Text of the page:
|| Checking for direct PDF access through Ovid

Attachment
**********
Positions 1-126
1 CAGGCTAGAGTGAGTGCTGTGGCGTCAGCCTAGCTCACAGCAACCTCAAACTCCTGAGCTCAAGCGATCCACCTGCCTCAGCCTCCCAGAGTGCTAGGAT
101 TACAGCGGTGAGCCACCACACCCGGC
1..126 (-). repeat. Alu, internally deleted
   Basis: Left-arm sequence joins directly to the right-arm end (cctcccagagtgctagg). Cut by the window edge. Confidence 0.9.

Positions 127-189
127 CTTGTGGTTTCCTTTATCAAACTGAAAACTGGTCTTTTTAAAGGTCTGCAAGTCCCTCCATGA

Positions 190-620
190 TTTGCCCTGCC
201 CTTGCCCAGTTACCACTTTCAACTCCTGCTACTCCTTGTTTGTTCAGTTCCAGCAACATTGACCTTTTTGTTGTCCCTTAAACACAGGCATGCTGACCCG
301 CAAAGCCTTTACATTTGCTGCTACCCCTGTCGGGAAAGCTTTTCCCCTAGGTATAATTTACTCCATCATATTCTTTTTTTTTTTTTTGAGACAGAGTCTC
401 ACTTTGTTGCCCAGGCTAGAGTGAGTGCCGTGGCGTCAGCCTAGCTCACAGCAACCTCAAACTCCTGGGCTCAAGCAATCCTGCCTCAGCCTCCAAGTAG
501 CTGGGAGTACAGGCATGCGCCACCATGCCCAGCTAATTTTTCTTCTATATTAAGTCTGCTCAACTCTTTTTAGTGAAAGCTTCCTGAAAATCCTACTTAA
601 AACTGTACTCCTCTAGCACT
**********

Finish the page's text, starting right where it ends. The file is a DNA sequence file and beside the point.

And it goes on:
Invasive Group A streptococcal (GAS) disease is a clinical diagnostic and management challenge and threat to public health. Establishing the diagnosis is difficult because the presenting symptoms are not different from other less serious infections. Necrotizing fasciitis is one of the most severe manifestations of invasive GAS infection. Early detection and rapid treatment are critical to reduce the risk of mortality. This case study describes a 37-year-old male who presented to the emergency department (ED) with severe, sharp right-sided chest wall pain, which was initially diagnosed as herpes zoster by a community-based urgent care center, 3 hr prior to presenting to the ED. He was diagnosed with cellulitis and admitted for further evaluation and management. Over the next few hours, the patient's condition worsened. The patient developed septic shock and suspicion was raised for necrotizing fasciitis as the cause of the patient's illness.